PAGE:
Caught some blood in your underwear, but you’re still two weeks away from your period? Don’t panic, this can be normal. Light bleeding in the middle of your cycle or outside of your menstrual period, also known as ‘spotting’ or ‘breakthrough bleeding’, can happen for a variety of reasons. These can range from simple hormonal changes to injury to a deeper underlying issue. Spotting *typically* doesn’t last for more than a few days, but that’s still annoying enough when you have to deal with bleeding for ¼ of the month already.
It’s important to monitor your normal cycle from month to month so you can be aware of any changes that may affect your body. Our body is a sacred temple; let’s not forget that! Changes in your lifestyle can have a big impact on the way your body functions; for example, people who smoke are at a higher risk of experiencing spotting.
Where Does It Come From?
Breakthrough bleeding or spotting can come from either your upper or lower reproductive tract, i.e. your uterus or cervix/vagina. This bleeding is different from that which occurs during your period, which is a result of the inner walls of your uterus lining being shed.
A lot of the time the cause of the irregular bleeding isn’t found, and generally goes away after one occurrence. For others, this can be a prolonged issue that may need further attention from a medical professional. We’ve outlined a few common causes for you to consider that may assist in determining where the bleeding is coming from.
A day or two after ovulation some women can notice light spotting, which can be a regular occurrence for certain people. Be mindful not to confuse this with menstruation, as ovulation is the time when you are most fertile and could lead to some unexpected pregnancies if you’re not careful!
Spotting can occur during the first few months of pregnancy and is a common symptom of early pregnancy. There is no need to be alarmed unless the bleeding is quite heavy, then it is best to contact your healthcare professional. Spotting during pregnancy can also be a symptom of an ectopic pregnancy, which occurs somewhere other than the uterus.
A miscarriage can happen at any stage of a pregnancy, and may even happen before the person is aware that they are pregnant. Miscarriages happen in the first 20 weeks of pregnancy, when the fetus dies in the womb and can be a shock to the system. Breakthrough bleeding associated with miscarriage can last for two weeks or more, so check in with your doctor at the first signs of a potential miscarriage.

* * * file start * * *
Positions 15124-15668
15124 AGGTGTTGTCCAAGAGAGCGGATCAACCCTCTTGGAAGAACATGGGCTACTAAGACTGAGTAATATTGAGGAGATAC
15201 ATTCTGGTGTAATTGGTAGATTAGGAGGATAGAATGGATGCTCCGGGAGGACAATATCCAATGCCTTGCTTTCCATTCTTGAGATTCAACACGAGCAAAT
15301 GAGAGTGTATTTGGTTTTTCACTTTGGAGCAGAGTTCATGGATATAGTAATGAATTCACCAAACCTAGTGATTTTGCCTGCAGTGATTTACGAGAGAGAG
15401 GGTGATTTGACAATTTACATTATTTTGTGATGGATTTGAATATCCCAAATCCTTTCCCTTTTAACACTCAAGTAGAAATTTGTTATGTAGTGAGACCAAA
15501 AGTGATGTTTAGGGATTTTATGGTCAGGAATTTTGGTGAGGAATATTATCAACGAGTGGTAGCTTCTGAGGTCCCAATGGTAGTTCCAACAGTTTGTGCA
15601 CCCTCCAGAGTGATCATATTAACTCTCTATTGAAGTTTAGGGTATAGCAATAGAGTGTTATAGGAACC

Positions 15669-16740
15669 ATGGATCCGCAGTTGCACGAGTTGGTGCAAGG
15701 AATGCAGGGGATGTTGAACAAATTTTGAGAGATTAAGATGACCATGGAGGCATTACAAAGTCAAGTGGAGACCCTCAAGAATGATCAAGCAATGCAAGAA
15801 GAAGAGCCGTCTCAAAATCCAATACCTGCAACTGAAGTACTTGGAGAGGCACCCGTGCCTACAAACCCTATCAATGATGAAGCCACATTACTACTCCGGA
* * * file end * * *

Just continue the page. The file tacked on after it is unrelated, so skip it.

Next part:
If you’ve just switched to a new contraceptive, or have just started taking one – whether it be the pill, the patch, the implant or the intrauterine device (IUD) – you may find yourself experiencing irregular bleeding within the first three months. Also, if you’re skipping the directions and not taking your contraception according to the instructions you may find yourself experiencing in-between menstruation bleeding. If the spotting you’re experiencing from new contraception lasts longer than three months, or is extremely heavy check-in with your doctor, or ask about changing to an alternate form of contraception.
Sexually Transmitted Infections (STIs)
Certain sexually transmitted diseases, such as chlamydia or gonorrhoea, can cause spotting as well as bleeding during or after sex. These diseases can be passed from one person to another easily through unprotected sex and can cause infertility if left untreated. So if you think you may have contracted an STI consult your doctor immediately for treatment.
If you catch yourself having sex that isn’t lubricated enough, or maybe just a little too rough, it can cause damage to the tissue of the vagina, which may result in bleeding. Vaginal dryness may happen for a variety of reasons that aren’t just limited to not being turned-on. Changing hormone levels as a result of medication or illness can cause you to be dry as well, so don’t feel shy to reach out and get some lube if necessary!
During the period leading up to menopause, known as perimenopause, the body can experience fluctuating hormone levels. Hormone levels in the body alter for sometimes up to 10 years before menopause, which can often cause irregular bleeding and spotting.
Prevention & Management Tips
For pain relief associated with pull out your Livia, lay back and let her do her magic. Using a light panty liner will put your mind at ease and let you continue with your daily activities without the stress of wondering if you’re bleeding through your clothes. Depending on what is causing the bleeding you may or may not be able to prevent the bleeding between your periods, but it is best to have a proper diagnosis if the bleeding continues.
Treatment & Diagnosis
To assist with proper diagnosis keep a record of the bleeding, noting the frequency and duration. Treatment varies depending on the source of the bleeding, and could be something as simple as changing your contraception to jumping on a dose of antibiotics.
When Should You See A Doctor?
Breakthrough bleeding or spotting can be very normal, and isn’t an immediate cause for panic. However, if the bleeding is ongoing or very heavy make sure to check in with a doctor to confirm that there aren’t any serious underlying issues. For women who are going through menopause and are experiencing spotting or irregular bleeding, tell your doctor straight away, as this could be a symptom of an infection or hypothyroidism, a deficiency in thyroid hormones.